**>Advanced Topics in Algebra**

for K-8 Teachers

MAT 305 Spring 1996

Test #2

Test #2 Possible Solutions

Please write your solutions on one side only of each piece of paper
you use. You may use factorial notation as well as combination and
permutation notation unless instructed otherwise.

You are to work alone on this test. You may not use anyone else's
work nor may you refer to any materials as you complete the test,
other than those provided with the test. You may ask me
questions.

**Evaluation Criteria**

You may earn up to 6 points on each of questions 1 through 10. For
each question:

---> 4 or 5 points count toward a correct solution to the problem.
I will evaluate the mathematics you use:

+ Is it accurate and appropriate?

+ Have you provided adequate justification?

---> 1 or 2 points count toward how you express your solution. I
will evaluate how you communicate your results:

+ Is your solution clear and complete?

+ Have you expressed logical connections among components of your
solution?

**1**. Express P(14,4) in three different ways:
(a) as the product of four consecutive integers;

(b) using factorial notation; and

(c) in terms of C(14,4).

**2**. How many distinct arrangements exist for the letters in the
word `PREFERRER`?

**3**. If we label the rows of Pascal's Triangle starting with n =
0 and the columns starting with k = 0, what is the value of the entry
in row 20, column 3:
(a) expressed using combination notation; and

(b) expressed as a base-10 number.

**4**. Replace *w*, *x,* *y*, and *z* in
C(18,9) = C(*w,x*) + C(*y,z*) to illustrate Pascal's
Formula, a fundamental relationship that exists in Pascal's Triangle.

**5**. Juanita is a political satirist. She claims to know enough
jokes today so that she could tell a different set of three jokes in
her warm-up act, every night of the year, for at least 40 years. What
is the minimum number of jokes she must know?
NOTE: The set of jokes {A,B,C} is considered one set of jokes, no
matter what order Juanita tells the three jokes.

**6**. Here is a problem situation and a proposed solution.

`Problem:`` How many different three-digit
briefcase-lock arrangements can be created if an arrangement contains
three distinct digits with no more than one digit greater than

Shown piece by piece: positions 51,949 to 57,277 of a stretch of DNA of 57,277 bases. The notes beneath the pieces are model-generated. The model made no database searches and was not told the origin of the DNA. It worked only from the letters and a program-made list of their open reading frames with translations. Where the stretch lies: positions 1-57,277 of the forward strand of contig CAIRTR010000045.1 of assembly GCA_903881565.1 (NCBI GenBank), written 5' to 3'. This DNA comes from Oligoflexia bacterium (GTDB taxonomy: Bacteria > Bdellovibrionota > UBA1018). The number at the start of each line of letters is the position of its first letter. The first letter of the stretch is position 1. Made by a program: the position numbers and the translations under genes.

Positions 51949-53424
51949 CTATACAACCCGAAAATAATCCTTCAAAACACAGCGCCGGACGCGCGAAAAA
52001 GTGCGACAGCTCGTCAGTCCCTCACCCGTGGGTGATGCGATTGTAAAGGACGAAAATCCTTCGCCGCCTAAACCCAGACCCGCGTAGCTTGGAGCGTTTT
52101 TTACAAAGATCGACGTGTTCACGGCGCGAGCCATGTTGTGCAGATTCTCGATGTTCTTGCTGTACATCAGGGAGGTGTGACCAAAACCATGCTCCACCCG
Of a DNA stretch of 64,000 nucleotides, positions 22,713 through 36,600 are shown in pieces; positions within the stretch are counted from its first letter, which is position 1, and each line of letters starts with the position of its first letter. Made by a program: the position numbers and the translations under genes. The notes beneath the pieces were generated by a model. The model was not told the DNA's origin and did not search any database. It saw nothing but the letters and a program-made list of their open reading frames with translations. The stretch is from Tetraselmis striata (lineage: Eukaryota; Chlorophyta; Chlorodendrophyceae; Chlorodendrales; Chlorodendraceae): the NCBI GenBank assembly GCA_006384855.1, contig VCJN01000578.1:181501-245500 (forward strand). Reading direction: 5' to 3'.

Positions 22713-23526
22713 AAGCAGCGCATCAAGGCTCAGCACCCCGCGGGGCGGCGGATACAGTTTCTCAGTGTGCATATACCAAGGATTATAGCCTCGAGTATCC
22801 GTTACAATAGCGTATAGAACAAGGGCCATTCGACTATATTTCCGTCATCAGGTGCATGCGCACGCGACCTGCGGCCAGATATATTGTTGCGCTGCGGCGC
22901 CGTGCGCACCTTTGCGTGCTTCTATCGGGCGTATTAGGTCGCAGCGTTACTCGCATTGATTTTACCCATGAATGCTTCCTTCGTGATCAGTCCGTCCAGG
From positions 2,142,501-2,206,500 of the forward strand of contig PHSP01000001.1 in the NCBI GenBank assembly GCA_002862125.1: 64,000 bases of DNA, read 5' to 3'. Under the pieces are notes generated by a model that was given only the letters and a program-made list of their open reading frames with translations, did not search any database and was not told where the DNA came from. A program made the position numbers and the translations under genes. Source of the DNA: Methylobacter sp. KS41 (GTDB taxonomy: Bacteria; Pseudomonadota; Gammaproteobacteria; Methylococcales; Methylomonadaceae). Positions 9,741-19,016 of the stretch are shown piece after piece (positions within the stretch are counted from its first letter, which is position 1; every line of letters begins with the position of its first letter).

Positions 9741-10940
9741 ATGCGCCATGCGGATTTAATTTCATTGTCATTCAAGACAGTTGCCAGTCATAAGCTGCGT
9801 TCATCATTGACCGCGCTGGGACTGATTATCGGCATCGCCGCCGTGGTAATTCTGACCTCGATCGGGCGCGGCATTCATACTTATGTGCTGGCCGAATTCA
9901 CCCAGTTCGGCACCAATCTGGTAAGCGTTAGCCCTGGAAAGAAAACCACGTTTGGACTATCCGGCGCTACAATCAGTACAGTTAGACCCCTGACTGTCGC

7?`
`Solution:`` Think of filling these three
spaces with digits:`

`_____ _____ _____`

As CASE I, suppose the arrangement has no digits greater than 7. We
have 8 digits to choose from for the first position, 7 for the
second, and 6 for the third. We multiply to get 8*7*6 arrangements
with no digits greater than 7.

`For CASE II, suppose the arrangement has one digit greater
than 7. We have 2 digits to choose from for the digit greater than 7,
8 to choose from for the next digit, and 7 to chose from for the
final digit. We multiply to get 2*8*7 arrangements with one digit
greater than 7.`

`The two cases are disjoint, for no arrangement can have no
digits greater than 7 and one digit greater than 7 at the same time.
Therefore, we add the results of the two cases. There are 8*7*6 +
2*8*7 possible arrangements.`

Comment on the proposed solution by verifying or disputing
the argument.

**7**. Consider the expansion of (2*a* + *b*)^5.
(a) How many collected terms are there?

(b) Write out the first three collected terms, beginning with the
term containing the factor *a*^5.

**8**. Consider the expansion of (*e* + *f* + *g* +
*h*)^25.
(a) How many uncollected terms are there?

(b) How many collected terms are there?

(c) What is the coefficient of the collected term that contains the
factor *ef*^6*g*^10*h*^8

**9**. George works 16 blocks west and 6 blocks south of his home.
All streets from his home to his workplace are laid out in a
rectangular grid, and all of them are available for walking. On his
walk to work, George always stops at Buddie's Bakery & Deli,
located 4 blocks west and 2 blocks south of his home. On his walk
home from work, George always stops at Brink's Bank, located 3 blocks
north and 4 blocks east of her workplace. If he walks 22 blocks from
home to work and 22 blocks from work to home, how many different
round-trip paths are possible for George?

**10**. A shelf is to contain 16 books. There are 11 red books and
5 green books. If no two green books can be adjacent to each other,
and the books are distinguishable only by color, how many ways can
the 16 books be shelved?

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